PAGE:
Odds are pretty good that it’s happened to all of us. You’re watching a film, you might have even heard that there’s something “trying” in it, or “challenging”, or whatever other ominous adjective someone used to describe what you’re going to watch. And then it happens- the “it”, the scene that makes you cover your eyes. It’s the scene that makes your stomach turn. And what is “it”? Probably one of these horribly uncomfortable acts:
“It”- incest- has been happening in pop culture ever since Oedipus did the worm with his mom in the 5th century B.C. I guess you could say it’s nothing new. It still pops up in films from time to time. Sometimes, but not always, you can see guideposts all the way and you spend the entire film hoping beyond hope that the filmmaker won’t actually follow through with it. Other times, it’s a horrible twist that you didn’t see coming.
Examples: Oldboy (2003); Chinatown (1974); Murmur of the Heart (1971); The Godfather: Part III (1990)
Like the act itself, vomiting in film happens without warning and leaves you feeling horrible yet relieved that you’re not witnessing it any longer. Fortunately, most films will cut away after holding onto the shot of the outstretched mouth, on the brink of volcanic eruption, for as long as possible before eventually leaving viewers to only hear (and not see) the awful event from off-camera. Unfortunately, some films hold onto the shot even longer and the viewer is forced to see movie characters’ mouths give forth to the great geyser.
Examples: Stand by Me (1986); The Exorcist (1973); The Right Stuff (1983); Monty Python’s The Meaning of Life (1983)
Nothing in movies gets to me quite like this one. And there are plenty of films that seem to make it a contest to see how long they can show the act, which amazingly makes the act even more vile and reprehensible than it already was. Having it implied is bad enough.
Examples: A Clockwork Orange (1971); Straw Dogs (1971); Irreversible (2002)
I don’t particularly fault filmmakers for putting this on display because it’s such a horrible-yet-important piece of history. It’s imperative that future generations realize that this type of thing can happen, and still does happen. As horrible as it is to watch, there is at least a purpose behind it. And in some cases, it’s even real footage.
Examples: Schindler’s List (1993); Hotel Rwanda (2004); Night and Fog (1955)
Child Molestation/Child Sexual Abuse
It’s like rape in film but even worse because it involves children, pretty much the most heinous act around. At least most of the time, filmmakers have the tact to not show the act. Just the mere implication of it incites a certain repulsion that I couldn’t even begin to describe.
Examples: Happiness (1998); The Woodsman (2004); Hard Candy (2005)
Human Waste/Human Waste Consumption
Having seen this category, you fall into one of two camps. There will be the camp that says “THAT ACTUALLY EXISTS IN MOVIES?!?!”, and I understand your trauma at the end of your naïveté. I was like you at one point in time, not even knowing that there’s a whole horrible world of films that show feces, or worse yet- the consumption of feces or urine. The other camp will say “You could not be more right, and I wish I had never seen _______”, internally naming the film (or films) that ruined your appetite for days.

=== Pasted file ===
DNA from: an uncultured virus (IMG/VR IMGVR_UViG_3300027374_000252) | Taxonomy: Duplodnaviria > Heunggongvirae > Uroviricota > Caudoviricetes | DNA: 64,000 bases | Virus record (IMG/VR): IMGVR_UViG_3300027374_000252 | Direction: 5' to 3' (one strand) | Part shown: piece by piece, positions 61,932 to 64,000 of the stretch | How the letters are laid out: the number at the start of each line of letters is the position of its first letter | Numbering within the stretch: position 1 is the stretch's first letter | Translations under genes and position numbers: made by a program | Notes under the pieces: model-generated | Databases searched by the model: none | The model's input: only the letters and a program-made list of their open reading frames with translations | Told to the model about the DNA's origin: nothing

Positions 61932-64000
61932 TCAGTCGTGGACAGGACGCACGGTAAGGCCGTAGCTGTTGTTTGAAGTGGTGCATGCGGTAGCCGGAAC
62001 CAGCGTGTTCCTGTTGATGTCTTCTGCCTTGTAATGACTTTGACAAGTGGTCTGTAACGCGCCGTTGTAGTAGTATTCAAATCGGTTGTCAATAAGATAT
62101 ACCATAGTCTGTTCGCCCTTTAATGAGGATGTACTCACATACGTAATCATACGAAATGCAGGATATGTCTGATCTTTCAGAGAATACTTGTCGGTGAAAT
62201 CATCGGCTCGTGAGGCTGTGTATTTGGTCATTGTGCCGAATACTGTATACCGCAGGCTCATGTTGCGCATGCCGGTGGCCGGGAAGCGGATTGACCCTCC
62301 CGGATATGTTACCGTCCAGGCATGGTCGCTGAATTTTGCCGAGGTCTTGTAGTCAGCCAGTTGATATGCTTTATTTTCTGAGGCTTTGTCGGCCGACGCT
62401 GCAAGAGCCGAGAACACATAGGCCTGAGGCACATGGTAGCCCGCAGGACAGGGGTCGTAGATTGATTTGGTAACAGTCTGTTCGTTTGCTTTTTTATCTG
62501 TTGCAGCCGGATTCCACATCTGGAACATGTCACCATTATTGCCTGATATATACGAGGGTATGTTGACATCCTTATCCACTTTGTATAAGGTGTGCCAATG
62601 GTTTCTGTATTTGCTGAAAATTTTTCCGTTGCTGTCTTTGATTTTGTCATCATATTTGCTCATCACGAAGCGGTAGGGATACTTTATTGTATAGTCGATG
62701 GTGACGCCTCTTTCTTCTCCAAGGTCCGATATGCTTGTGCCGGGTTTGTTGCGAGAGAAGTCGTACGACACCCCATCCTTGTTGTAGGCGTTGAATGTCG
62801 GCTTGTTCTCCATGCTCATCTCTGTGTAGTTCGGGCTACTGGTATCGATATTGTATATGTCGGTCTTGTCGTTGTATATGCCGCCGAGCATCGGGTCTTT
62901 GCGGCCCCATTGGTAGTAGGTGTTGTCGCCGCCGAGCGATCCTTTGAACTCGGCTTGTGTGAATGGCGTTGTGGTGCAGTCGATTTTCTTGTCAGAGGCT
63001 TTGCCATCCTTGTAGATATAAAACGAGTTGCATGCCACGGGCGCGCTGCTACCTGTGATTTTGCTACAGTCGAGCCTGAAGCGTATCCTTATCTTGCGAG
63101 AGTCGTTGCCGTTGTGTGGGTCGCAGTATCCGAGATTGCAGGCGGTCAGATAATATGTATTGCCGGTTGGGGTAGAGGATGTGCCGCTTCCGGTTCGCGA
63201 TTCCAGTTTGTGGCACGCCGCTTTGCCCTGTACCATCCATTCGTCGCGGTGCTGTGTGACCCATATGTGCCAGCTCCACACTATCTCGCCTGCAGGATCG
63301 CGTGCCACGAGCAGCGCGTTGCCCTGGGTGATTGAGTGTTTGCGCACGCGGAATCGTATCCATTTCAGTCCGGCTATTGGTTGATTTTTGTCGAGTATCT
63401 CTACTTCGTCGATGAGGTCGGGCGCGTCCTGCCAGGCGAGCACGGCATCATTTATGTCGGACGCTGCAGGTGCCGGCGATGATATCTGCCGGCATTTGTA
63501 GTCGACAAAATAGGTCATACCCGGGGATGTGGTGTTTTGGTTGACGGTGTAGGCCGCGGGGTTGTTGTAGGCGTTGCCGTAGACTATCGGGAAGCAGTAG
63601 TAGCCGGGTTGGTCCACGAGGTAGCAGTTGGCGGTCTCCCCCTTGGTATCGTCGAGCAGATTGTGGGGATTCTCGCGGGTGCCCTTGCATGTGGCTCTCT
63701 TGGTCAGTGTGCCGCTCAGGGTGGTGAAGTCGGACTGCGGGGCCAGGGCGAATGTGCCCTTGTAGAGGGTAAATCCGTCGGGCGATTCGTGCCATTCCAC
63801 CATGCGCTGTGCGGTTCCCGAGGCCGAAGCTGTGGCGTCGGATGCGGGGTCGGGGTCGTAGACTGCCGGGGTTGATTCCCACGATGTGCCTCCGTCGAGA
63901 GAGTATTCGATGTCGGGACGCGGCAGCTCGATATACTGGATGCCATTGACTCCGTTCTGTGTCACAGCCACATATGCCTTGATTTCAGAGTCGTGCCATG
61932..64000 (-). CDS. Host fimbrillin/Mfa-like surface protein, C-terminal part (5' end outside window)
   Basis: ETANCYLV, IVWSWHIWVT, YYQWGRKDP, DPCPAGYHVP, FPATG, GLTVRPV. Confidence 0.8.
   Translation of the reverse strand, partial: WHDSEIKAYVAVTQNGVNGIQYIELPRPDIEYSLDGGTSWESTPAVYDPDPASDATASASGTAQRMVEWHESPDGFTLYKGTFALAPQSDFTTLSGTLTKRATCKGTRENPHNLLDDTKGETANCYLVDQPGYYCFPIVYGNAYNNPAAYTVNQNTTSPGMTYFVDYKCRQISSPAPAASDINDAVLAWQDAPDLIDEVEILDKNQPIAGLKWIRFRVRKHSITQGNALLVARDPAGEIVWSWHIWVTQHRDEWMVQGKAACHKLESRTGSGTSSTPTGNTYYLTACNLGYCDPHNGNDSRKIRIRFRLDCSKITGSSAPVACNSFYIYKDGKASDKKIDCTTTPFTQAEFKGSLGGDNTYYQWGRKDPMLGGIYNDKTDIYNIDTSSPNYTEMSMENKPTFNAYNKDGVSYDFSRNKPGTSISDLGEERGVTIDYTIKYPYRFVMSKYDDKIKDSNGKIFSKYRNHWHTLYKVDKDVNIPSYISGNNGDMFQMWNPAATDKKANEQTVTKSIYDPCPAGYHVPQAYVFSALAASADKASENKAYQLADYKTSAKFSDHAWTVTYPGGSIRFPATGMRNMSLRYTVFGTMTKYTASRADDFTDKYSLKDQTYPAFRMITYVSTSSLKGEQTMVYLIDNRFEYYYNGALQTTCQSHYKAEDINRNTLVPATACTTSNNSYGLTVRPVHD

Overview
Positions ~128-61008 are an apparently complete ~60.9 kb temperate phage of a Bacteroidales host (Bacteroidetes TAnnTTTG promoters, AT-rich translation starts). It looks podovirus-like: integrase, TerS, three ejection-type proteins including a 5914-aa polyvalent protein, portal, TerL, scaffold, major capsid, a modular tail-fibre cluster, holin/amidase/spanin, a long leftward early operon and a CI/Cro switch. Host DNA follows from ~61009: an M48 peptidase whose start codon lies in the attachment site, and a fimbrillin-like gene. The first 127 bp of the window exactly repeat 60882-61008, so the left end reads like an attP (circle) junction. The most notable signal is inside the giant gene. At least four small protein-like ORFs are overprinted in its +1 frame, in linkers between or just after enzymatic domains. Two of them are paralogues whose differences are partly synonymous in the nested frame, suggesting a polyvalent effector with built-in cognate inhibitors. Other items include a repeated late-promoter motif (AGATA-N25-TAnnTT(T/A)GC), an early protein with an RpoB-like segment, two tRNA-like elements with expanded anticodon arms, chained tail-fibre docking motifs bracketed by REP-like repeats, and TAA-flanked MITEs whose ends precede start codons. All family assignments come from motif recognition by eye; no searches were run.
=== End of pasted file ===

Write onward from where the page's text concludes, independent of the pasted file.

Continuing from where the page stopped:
Examples: Salò, or the 120 Days of Sodom (1975); A Hole in My Heart (2004); Pink Flamingos (1972); Slumdog Millionaire (2008)
Animal Murder (or Torture)
Part of what makes this so difficult to watch is because it seems unnecessary, especially when characters are doing it for fun. And in some cases in older films, it’s infinitely worse because the animal in the film was actually murdered in the process of making the film.
Examples: Dogtooth (2010); Cannibal Holocaust (1980); Gummo (1997)
I guess this category is a little bit more broad, but it definitely belongs. Watching another human being inflicting pain upon another in the immersive context of a theater (or even a television screen) is bound to make the blood boil or the stomach turn.
Examples: Reservoir Dogs (1992); Kick-Ass (2010); Funny Games (1997 or 2007)
I think most film-goers can relate to depression. There are probably a lot who can relate to being suicidal- certainly more than would be willing to admit it. Seeing the act on screen brings a lot of powerful and very uncomfortable emotions to the forefront. Even those who ideate suicide feel something very deep upon witnessing another person willingly ending their own life.
Examples: The Fire Within (1963); Taste of Cherry (1997); Le Jour se Leve (1939); Mouchette (1967)
I think it’s important to note here that I absolutely, positively do not intend to discourage anyone from watching the examples I’ve listed, or any other movie that features one of these acts. Uncomfortable scenes or not, filmmakers are free to ply their craft and employ whatever creative license that they wish within the realm of legalities. To further prove my point, some of my very favorite films along with some of the most critically-acclaimed ever made are listed in the examples.